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Gadgets amped-ally

Published on April 2nd, 2017 | by Greg

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Amped Ally: Whole Home Wifi With Only Two Units

Wireless technology is pretty important- in fact, we’d say it’s as critical a utility as water or gas. We certainly use it more regularly than we use either of those! But too often, it can be taken for granted- even as our multiplying devices demand more and more thanks to higher resolutions and faster services. We’re adding more smartphones and tablets to our homes and apartments, throwing appliances and lights and cameras onto the Internet of Things, while we don’t necessarily upgrade the foundations and backbone of our network.

The Amped Wireless Ally Plus is a massive step into the future for just about any setup, and they call it a “Whole Home Smart Wi-Fi System” without any fear of that being an overstatement. While there are a growing number of companies that offer seamless networks with similar claims, the competition is typically comprised of smaller puck-like devices, and you need a few of them to cover a couple of thousand square feet. The Amped Ally is a powerful base router, and the Plus option adds a single, signal extender that boasts your range, offering coverage of up to 15,000 square feet total- which should be enough for even the biggest mansions and strong enough to penetrate thick walls.

Similar to others we’ve seen, setup is pretty simple, and the first thing you’ll want to do is download and use their app (the only way to complete the setup). The included cords and cables are even more clearly labeled than others, and the larger base router means you have three traditional ethernet ports rather than the single one on some others. Once fully running, you’ll have both a 2.4GHz and a 5GHz network active, and we saw speeds of 60 Mbps and up to 100, rarely dipping below that even when we moved between floors or rooms, even outside. We also liked that they built in AVG protection for constantly-updated firewall security, and much more granular parental controls than others on the market- and most importantly, far more advanced access to configuration options for power users than competitors. They aren’t all accessible from inside the app and the instructions aren’t always clear, but they are there.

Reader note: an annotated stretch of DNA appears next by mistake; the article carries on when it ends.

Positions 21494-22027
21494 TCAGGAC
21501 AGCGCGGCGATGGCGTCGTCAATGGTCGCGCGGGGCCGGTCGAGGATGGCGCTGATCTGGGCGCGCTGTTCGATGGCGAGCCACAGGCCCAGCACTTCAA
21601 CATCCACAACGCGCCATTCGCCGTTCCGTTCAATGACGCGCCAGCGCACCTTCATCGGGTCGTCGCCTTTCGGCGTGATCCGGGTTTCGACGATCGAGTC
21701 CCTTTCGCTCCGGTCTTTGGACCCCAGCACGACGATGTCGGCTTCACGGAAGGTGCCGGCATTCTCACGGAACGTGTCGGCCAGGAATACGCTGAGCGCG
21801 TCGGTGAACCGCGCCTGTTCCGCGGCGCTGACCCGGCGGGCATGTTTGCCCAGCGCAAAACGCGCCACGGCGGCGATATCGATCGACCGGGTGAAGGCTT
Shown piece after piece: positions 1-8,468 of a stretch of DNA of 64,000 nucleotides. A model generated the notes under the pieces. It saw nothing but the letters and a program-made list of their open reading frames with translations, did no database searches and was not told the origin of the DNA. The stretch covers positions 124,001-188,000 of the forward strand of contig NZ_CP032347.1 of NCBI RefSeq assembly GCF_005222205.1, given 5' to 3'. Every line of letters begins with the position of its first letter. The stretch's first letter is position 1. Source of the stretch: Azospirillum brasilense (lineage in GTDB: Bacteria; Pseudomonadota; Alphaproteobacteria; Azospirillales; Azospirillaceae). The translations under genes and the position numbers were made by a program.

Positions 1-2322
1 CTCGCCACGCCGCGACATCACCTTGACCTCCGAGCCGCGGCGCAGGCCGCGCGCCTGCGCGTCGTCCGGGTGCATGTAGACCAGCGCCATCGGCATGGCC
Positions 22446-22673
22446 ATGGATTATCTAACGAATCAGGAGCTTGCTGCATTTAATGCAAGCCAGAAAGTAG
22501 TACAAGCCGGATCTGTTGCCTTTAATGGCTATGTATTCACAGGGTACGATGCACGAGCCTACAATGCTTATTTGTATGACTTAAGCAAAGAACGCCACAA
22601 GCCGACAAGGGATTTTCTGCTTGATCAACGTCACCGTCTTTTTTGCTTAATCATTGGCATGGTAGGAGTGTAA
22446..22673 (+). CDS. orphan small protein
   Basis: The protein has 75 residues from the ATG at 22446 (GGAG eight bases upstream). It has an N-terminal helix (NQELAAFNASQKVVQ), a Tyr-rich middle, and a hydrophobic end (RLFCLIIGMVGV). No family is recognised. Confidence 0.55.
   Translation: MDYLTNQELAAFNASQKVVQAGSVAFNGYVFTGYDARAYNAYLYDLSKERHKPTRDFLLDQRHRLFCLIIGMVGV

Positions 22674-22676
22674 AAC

On it’s own, the Amped Wireless Ally would be a solid router, but with the range extender, it sits high on the list of multi-unit wide-range systems out there. These are bigger units, though they are fairly low-profile and the low-key white color should go with anything. For a family with a lot of devices and a big area to cover, this is an easy answer to wireless internet issues. Expect to spend around $290 online and in stores for the Amped Wireless Ally Plus.

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About the Author

Greg dreamed up the idea for the Truly Network while living in Hawaii, which began with a single site called TrulyObscure. In 2010, when advertisers and readers were requesting coverage beyond the scope of that site, TrulyNet was launched, reaching a broader audience over a variety of niche sites. Formerly the head technology correspondent for the Des Moines Register at age 16, he has since lived and worked in five states and two countries, helping a list of organizations and companies that includes the United States Census Bureau, TripAdvisor, Events Photo Group, Berlitz, and Computer Geeks. He also served as the Content Strategy Manager for HearPlanet, a multi-platform app that has reached over a million users and has been featured in the New York Times, Hemispheres Magazine, National Geographic Adventure, Fox Business News, PC Magazine, and even Apple’s own iPhone ads. Greg has written as a restaurant critic and feature journalist for a number of national and international publications, including City Weekend Magazine, Red Egg Magazine, the Newton Daily News, Capital Change Magazine, and an arm of China Daily, Beijing Weekend. In addition, he has served as a consulting editor for the Foreign Language Press of Beijing, as well as a writer and editor for the George Washington University Hatchet, the school newspaper of his alma mater. Originally from Iowa, Greg is currently living in the West Village of Manhattan.



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